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Tuesday - July 07, 2009

From: Round Rock, TX
Region: Southwest
Topic: Vines
Title: Climbing vines non-damaging to walls in Round Rock, TX
Answered by: Barbara Medford

QUESTION:

Will fig vine tendrils grow into a stucco wall? Is there any climbing vine that won't damage a stucco wall over time?

ANSWER:

Please don't even consider Ficus pumila (climbing fig). Regardless of where you plant it, it will go wherever it wants, including up trees, which it will choke to death. It will strip the paint off wooden structures, and stain and damage brick walls. It exudes a sticky substance to hold it to walls, and stucco wouldn't stand a chance. On top of that, it is native to China, Taiwan and Vietnam. The Lady Bird Johnson Wildflower Center is committed to the use, care and propagation of plants native not only to North America but to the area in which they are being grown. One of the reasons for this is the danger of a non-native becoming invasive in an environment, like Texas, where it has no natural inhibitors. If you don't believe us, read the negative comments in this Dave's Garden Forum on Ficus pumila.

We looked at some vines that are native to Central Texas to see if there were any viable choices. The first one is Campsis radicans (trumpet creeper). Read what our page on this plant says about it:

"This vine is often cultivated for its attractive flowers and can escape cultivation. It climbs by means of aeriel rootlets on the stem and can be undesirably aggressive in the South. In fallow fields its prostrate stems - for which it is sometimes called Devils Shoestrings - stretch for many feet, sometimes tripping unwary walkers. Another common name, Hellvine, reflects the opinion of some people regarding the plant." Probably want to scratch that one.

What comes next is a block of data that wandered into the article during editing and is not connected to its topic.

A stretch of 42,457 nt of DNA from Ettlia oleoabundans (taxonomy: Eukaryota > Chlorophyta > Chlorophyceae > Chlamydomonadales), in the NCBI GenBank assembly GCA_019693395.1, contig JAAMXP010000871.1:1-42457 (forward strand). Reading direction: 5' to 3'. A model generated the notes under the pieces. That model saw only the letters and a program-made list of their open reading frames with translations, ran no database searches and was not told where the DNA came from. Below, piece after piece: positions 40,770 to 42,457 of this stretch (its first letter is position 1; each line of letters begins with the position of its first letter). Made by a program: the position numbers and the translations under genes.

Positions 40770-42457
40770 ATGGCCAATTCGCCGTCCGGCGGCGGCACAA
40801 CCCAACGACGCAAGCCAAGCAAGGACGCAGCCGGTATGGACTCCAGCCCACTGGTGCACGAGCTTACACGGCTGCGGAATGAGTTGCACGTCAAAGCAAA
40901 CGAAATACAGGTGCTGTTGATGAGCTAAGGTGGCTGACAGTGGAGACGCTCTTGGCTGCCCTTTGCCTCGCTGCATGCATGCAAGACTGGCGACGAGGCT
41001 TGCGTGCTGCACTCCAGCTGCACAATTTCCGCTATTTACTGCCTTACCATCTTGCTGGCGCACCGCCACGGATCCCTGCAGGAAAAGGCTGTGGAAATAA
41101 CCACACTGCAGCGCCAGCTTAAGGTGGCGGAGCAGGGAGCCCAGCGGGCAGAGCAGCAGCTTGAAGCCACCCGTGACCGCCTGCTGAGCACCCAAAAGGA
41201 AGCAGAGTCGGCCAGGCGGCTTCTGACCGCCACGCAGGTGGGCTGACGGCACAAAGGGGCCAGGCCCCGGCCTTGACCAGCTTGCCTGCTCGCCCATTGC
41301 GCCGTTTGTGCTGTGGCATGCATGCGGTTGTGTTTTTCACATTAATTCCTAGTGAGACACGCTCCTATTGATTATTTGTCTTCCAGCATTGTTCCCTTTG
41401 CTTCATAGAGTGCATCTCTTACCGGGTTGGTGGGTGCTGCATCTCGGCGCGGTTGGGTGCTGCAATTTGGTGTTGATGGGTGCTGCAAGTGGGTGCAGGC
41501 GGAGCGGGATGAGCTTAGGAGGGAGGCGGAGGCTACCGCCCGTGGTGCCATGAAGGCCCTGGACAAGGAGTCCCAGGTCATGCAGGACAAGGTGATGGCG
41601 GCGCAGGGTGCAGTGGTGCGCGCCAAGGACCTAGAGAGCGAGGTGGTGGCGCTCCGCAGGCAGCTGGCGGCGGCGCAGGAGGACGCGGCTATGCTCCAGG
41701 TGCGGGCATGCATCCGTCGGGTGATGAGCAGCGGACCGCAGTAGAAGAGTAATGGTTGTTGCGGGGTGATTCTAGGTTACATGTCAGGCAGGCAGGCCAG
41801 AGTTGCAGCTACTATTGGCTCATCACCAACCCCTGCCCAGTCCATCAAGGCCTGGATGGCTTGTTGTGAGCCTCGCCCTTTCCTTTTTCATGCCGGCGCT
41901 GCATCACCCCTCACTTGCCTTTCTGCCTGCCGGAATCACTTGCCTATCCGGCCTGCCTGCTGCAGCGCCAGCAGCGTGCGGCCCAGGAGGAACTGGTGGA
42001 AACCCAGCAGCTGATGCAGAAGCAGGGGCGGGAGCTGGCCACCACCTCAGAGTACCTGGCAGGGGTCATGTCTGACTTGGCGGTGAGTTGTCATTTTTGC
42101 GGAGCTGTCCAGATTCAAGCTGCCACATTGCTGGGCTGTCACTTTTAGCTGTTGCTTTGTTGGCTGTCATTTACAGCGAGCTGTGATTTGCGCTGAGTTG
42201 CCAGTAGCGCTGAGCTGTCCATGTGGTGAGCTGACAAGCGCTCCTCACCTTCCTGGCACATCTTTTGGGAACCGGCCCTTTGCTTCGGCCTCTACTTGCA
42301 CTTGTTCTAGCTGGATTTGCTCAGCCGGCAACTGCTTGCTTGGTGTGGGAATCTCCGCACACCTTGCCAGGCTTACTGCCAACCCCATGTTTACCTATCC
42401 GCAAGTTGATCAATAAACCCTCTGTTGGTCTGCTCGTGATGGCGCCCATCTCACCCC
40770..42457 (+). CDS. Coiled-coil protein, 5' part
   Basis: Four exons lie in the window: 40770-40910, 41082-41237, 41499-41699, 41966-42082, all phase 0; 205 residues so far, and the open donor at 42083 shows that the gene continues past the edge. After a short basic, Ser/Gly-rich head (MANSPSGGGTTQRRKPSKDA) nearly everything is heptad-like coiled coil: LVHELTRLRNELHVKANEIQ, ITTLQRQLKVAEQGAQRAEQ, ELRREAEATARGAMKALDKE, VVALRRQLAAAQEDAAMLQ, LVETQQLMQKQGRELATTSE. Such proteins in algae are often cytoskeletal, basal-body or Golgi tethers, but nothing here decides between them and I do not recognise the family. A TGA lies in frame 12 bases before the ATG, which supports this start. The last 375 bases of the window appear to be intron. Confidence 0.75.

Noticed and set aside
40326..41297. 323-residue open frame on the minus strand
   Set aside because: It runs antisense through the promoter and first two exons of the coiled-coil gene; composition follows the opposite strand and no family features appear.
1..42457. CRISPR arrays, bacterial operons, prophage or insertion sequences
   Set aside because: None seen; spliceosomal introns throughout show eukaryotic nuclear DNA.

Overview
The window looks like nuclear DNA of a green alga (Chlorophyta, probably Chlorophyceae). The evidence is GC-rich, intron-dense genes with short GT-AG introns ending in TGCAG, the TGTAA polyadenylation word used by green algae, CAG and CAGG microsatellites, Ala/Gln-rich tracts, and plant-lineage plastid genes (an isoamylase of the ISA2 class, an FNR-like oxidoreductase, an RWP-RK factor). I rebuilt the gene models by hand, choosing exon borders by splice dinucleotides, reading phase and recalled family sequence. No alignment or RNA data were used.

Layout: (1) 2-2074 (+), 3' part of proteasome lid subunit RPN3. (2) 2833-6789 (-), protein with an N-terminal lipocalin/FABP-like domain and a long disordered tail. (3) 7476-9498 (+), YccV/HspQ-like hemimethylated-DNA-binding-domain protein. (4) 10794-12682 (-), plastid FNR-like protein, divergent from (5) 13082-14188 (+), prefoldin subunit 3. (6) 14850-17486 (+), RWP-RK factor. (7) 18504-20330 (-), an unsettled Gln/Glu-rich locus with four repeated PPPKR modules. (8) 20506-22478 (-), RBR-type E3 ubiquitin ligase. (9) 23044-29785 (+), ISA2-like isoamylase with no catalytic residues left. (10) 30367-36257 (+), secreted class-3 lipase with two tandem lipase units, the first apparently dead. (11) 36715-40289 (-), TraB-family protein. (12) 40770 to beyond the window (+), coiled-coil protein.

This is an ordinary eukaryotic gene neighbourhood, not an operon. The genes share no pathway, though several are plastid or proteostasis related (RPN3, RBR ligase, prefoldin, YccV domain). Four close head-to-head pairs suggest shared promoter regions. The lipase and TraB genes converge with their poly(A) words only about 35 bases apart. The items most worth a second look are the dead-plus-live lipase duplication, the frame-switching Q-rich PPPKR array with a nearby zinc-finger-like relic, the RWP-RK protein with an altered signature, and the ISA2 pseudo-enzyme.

Clematis pitcheri (bluebill) and Clematis texensis (scarlet leather flower) will grow to about 8 or 9 feet tall, climbing by twining petioles, which would mean you would need some sort of wire netting or framework for them to climb. They are deciduous and die back to the ground at first frost, but would not harm the stucco.

Lonicera sempervirens (trumpet honeysuckle) is a not too aggressive, evergreen twining vine that attracts hummingbirds and, again, needs some sort of support to twine on, in order to climb. It wouldn't climb on the stucco without that support, but it wouldn't harm the stucco, either.

Another deciduous vine that needs an arbor or framework to climb is Passiflora incarnata (purple passionflower). It climbs with axillary tendrils (needing support) and will spread by root suckers. It can be pretty invasive, also.

Deciduous and climbing or ground cover up to 40 ft., Parthenocissus quinquefolia (Virginia creeper) can do well in sun or part shade. Here are some more notes from our webpage on this plant:

"Virginia Creeper can be used as a climbing vine or ground cover. Its tendrils end in adhesive-like tips, giving this vine the ability to cement itself to walls and therefore need no support. The presence of adhesive tips instead of penetrating rootlets also means it doesnt damage buildings the way some vines do. It is one of the earliest vines to color in the fall. A vigorous grower, it tolerates most soils and climatic conditions."

We're wondering if, instead of growing vines up your stucco wall, you might consider planting some Southwestern plants in front of it. Depending on the sun exposure and color of the stucco,here are a couple suggestions that might work. Follow the links to each webpage and find out bloom time, expected size, light and water requirements, etc. You can search for other plants for your purposes by going to our Recommended Species section, clicking on Central Texas on the map, and then selecting the Habit (herb, shrub, tree, etc.), light requirements, and so forth. 

Hesperaloe parviflora (redflower false yucca)

Leucophyllum frutescens (Texas barometer bush)

 

 

 

 

 

 

 

 

 

 

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